1 Corinthians 15:27. Paul refers to Psalms 8:4-6, and according to Hebrews 2:6-9, this is Christ. But the apostle adds that when God said, ‘All things are put under his feet,’ the Father is not included!

1 Corinthians 15:28. When all is accomplished, God's design in redemption is complete and all evil is cast out, then nothing shall appear but the essential kingdom of God, the power by which the Father, Son and Holy Spirit (three persons though but one God) shall reign.

1 Corinthians 15:29. The apostle returns to his subject, the resurrection of the dead. ‘If the dead are not raised, then why do we submit to believers' baptism, which declares that we died with Christ, are buried and are risen with Christ?’ This is a meaningless ordinance if there is no resurrection.

1 Corinthians 15:30-32. ‘For that matter, why do we expose ourselves to ridicule, suffering and even death if we entertain no hope of eternal life? If there is no resurrection, we would not only be of all men most miserable but also most stupid. I face death every day. If the dead rise not, what advantage do I have? If we have no hope of resurrection, let us live as the heathen live.’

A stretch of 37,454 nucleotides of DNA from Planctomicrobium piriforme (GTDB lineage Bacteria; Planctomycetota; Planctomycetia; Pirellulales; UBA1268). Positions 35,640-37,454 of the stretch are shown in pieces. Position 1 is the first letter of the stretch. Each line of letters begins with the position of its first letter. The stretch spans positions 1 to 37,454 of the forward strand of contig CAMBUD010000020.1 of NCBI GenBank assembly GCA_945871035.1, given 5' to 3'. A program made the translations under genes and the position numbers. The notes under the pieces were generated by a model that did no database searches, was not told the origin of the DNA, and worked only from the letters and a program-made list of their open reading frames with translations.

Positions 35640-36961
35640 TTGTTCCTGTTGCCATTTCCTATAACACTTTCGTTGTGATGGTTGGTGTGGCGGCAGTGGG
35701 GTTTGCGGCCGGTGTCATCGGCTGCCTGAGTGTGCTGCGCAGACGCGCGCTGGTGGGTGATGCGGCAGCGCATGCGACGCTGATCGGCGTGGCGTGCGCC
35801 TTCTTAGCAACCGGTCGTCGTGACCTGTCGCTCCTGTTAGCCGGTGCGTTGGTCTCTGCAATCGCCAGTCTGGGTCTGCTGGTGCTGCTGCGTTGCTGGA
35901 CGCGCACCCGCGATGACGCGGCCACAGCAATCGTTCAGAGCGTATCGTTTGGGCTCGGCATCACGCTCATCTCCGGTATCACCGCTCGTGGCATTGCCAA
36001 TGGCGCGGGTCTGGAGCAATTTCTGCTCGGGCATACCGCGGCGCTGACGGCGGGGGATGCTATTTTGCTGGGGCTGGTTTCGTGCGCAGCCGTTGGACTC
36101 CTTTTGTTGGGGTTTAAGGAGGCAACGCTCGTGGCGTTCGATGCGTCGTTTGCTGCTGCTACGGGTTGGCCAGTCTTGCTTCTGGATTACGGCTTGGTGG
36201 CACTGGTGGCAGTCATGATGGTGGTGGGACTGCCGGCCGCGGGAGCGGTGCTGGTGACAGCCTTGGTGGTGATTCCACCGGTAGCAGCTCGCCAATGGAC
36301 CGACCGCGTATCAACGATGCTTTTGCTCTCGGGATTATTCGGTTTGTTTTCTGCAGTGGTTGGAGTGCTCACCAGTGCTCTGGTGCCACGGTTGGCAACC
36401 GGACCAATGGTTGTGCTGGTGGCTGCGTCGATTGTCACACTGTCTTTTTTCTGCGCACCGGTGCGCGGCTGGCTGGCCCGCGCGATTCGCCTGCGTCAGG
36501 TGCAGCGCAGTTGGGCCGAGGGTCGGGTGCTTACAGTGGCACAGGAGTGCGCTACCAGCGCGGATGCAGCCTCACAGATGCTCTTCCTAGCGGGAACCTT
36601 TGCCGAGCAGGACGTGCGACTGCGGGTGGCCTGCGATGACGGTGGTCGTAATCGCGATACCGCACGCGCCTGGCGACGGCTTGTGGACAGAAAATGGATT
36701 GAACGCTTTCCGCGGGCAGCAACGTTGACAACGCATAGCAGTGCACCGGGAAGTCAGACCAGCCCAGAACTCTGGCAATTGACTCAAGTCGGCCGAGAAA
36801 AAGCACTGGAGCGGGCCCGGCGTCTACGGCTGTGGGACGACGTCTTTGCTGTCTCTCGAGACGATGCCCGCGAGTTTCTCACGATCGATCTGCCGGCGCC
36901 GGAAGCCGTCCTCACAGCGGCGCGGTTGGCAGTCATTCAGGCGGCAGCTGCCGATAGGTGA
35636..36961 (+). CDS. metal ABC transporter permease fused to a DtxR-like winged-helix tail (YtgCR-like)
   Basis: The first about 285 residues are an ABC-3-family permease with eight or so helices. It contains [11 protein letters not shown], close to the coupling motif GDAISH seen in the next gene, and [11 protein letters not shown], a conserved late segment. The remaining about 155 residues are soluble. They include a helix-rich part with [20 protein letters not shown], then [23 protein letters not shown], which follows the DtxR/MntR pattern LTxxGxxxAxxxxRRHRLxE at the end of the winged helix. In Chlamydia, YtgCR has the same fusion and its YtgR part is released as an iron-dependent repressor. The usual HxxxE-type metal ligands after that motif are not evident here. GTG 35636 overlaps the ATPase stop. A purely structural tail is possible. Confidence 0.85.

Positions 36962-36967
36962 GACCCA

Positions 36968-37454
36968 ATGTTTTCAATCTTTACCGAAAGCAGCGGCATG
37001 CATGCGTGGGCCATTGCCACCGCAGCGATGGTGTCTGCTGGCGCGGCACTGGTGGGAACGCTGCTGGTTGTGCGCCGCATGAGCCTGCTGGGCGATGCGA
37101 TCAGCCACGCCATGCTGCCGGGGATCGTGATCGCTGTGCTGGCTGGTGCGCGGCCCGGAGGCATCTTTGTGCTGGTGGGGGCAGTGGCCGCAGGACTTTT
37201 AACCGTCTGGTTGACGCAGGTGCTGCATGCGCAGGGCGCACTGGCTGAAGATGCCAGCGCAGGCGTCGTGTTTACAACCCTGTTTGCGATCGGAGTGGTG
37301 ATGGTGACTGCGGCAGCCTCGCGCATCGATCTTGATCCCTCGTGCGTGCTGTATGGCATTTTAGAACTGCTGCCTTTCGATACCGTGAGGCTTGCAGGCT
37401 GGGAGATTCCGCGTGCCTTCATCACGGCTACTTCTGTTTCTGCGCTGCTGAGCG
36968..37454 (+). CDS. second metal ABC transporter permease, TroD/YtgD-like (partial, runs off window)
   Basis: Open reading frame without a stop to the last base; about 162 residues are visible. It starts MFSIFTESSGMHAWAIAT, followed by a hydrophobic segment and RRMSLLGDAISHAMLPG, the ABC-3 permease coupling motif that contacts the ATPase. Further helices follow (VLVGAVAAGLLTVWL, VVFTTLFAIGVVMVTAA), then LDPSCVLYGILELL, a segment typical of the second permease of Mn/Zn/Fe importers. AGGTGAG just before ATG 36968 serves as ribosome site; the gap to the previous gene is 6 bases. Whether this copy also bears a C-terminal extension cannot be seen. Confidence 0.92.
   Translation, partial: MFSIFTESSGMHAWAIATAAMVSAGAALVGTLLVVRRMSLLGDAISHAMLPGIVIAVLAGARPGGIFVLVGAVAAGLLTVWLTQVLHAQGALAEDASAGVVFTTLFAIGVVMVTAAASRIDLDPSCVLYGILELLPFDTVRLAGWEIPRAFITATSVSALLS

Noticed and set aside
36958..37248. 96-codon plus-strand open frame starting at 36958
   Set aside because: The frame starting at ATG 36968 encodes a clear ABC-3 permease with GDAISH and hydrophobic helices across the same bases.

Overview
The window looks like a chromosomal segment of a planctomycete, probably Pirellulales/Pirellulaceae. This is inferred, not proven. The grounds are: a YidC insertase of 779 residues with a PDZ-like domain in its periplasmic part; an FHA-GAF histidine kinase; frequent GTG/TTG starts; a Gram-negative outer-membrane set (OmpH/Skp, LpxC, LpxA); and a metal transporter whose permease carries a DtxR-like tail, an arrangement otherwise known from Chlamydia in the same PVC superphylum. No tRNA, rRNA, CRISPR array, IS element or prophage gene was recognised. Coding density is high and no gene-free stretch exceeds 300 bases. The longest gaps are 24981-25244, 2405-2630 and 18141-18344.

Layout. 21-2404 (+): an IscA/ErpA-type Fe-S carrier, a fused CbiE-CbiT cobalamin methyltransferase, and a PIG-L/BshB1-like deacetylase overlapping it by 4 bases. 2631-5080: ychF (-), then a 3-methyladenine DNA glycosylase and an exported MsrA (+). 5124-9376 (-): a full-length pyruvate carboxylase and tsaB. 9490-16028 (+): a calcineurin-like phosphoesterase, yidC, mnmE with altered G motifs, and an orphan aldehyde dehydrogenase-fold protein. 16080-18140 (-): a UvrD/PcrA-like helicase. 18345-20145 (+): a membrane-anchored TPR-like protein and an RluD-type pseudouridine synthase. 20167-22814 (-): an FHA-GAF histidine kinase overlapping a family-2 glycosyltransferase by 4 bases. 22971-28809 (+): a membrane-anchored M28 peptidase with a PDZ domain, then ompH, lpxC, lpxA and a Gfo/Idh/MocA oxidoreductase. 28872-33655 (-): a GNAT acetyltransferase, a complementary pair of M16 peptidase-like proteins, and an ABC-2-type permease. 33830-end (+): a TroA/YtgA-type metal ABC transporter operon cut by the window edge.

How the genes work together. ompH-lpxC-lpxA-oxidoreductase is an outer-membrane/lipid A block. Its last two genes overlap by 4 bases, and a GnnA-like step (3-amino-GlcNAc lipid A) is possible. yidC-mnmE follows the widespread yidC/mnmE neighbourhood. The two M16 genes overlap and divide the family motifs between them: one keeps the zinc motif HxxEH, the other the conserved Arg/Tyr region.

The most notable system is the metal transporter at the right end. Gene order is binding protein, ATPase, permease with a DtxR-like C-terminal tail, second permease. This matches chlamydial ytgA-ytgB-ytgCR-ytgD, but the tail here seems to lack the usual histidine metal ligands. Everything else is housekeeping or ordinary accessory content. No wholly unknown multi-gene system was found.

1 Corinthians 15:33. ‘Do not be deceived by those who deny the resurrection and by such denial argue for a sinful course of life. If you listen to these people and are influenced by them, you will be corrupted, for evil companions, associations and communion have a bad influence on the lives and practices even of good men.’

1 Corinthians 15:34. ‘Awake from this condition of sleep and carelessness. Awake to truth, righteousness and godliness. Don't be deceived by the false teachers who deny the resurrection, for there are some among you who have not a true knowledge of God, the gospel of Christ and the hope of eternal life. I say this to your shame.’


Verses 35-44

The resurrection of the dead – III

1 Corinthians 15:35-44

1 Corinthians 15:35. There were some who denied the resurrection of the dead (v.12). The question is presented: ‘How shall dead bodies be raised which have been in the earth so many years?’ They have been reduced to dust, and this dust has undergone a thousand changes. With what bodies do they come out of their graves? Will they be the same bodies?